Comedy Timeline

Ancient Greek Comics

Face Masks used in Greek Comedy

Face Masks used in Greek Comedies

Greek Comedy was one of the dramatic forms in the theatre of classical Greece (other being tragedy and satyr). Greek comedy was very popular and performed across ancient Greece from around the 6th century BCE. The most famous playwrights were Aristophanes and Menander. Their works give an indirect but important insight into Greek society at the time. The performers were all male professional dancers, actors and singers and would dress in outlandish costumes and highly decorated face masks to represent human and inhuman characters. Often each performer had to take on multiple roles due to the restricted number of actors in that time period. A average greek comedy play would follow a conventional structure. The first part was the ‘parados’, where the Chorus of as many as 24 performers entered and performed a number of songs and dances. The second part was the ‘agon’, often a witty verbal contest or debate between principal actors with plot elements and fast paced scenes. The third part was the ‘parabasis’ where the Chorus spoke directly to the audience. It ended with the ‘exodus’ where the Chorus gave the last song and dance routine.

Jester

Jester

Medieval Comics

During the Medieval era almost every nobel employed a jester (also referred to as a clown, buffoon or or a fool) for the entertainment. The jesters of royal courts were considered very powerful, and had a huge influence over medieval society. They were often considered to ease down tensions of a king or noble, to bring a smile on their face whenever they were ill, tensed, angered of worried. Jesters often performed at celebrations and palace parties. They also used to depict the plays and and dramas written by the famous writers of the time. Jesters dressed in a certain way to help make their masters laugh. They had shaved heads, coats with mixed bright colors, tight breeches and a ‘fool’s hat’. The fool’s hat was considered to most distinctive attire of a jester, it consisted of three points with a jingle attached to each end. To make their master laugh they often mocked and criticised other members of the court which was allowed, if were to be done in a jesting manner.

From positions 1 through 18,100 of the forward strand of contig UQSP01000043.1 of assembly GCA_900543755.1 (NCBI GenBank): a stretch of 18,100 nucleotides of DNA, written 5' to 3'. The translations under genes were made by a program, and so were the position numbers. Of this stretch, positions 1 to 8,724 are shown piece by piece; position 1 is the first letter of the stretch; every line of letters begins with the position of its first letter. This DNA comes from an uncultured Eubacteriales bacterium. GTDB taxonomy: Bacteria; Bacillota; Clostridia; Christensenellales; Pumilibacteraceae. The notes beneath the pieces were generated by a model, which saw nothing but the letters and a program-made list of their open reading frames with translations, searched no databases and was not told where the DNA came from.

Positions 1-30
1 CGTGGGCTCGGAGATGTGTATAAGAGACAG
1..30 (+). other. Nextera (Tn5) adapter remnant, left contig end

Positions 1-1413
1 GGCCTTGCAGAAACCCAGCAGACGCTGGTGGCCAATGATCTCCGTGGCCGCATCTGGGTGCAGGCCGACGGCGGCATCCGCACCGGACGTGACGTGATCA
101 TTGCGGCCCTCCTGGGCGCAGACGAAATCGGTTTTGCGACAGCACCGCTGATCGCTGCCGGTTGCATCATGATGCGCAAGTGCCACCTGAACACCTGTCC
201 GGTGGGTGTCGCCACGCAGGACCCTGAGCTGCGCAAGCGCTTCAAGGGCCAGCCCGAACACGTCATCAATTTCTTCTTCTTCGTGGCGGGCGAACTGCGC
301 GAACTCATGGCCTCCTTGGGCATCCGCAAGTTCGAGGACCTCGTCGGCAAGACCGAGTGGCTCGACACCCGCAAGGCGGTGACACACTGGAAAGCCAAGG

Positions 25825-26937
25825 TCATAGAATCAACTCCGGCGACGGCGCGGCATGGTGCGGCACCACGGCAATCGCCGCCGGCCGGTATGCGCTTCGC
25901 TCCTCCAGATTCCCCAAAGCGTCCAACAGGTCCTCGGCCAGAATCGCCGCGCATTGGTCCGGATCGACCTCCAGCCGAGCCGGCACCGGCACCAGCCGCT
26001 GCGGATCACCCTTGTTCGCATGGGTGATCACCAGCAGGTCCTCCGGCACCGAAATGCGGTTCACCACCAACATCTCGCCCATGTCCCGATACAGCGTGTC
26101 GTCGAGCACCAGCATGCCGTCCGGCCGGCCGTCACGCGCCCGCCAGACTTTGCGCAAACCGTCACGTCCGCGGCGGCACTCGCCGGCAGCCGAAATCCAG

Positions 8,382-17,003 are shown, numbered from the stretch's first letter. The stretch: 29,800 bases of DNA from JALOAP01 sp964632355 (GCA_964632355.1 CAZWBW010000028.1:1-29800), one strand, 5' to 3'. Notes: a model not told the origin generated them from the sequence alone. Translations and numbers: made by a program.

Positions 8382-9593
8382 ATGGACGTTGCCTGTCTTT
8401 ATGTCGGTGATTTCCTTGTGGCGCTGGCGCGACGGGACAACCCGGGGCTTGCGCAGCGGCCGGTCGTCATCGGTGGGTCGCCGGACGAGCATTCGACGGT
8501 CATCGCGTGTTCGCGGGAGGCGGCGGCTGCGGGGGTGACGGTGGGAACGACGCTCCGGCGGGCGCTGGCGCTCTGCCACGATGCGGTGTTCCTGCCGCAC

Renaissance Comics

Commedia dell’arte

Commedia dell’arte

At the end of the 15th century a new type of play appeared called ‘Interludes’. They were short plays performed at noble households and courts including much comedy. In England in the 16th century, interlude comedy blended in with Latin classic comedy producing Elizabeth comedy. Shakespeare and Ben Jonson were the biggest comedy playwrights at the time. While Shakespeare wrote tragicomedy and romantic comedy plays which brought massive audiences to theatre, Jonson wrote caustic, rich satire comedy. Another type of comedy during this time was Commedia dell’arte, which originated in Italy. Commedia dell’arte comedy was consisted of a cast with colorful stock characters and improvised dialogue. Performances were based on a basic plot, often a familiar story in which the actors improvised their dialogue.

Melodrama

Melodrama

Melodramatic Comics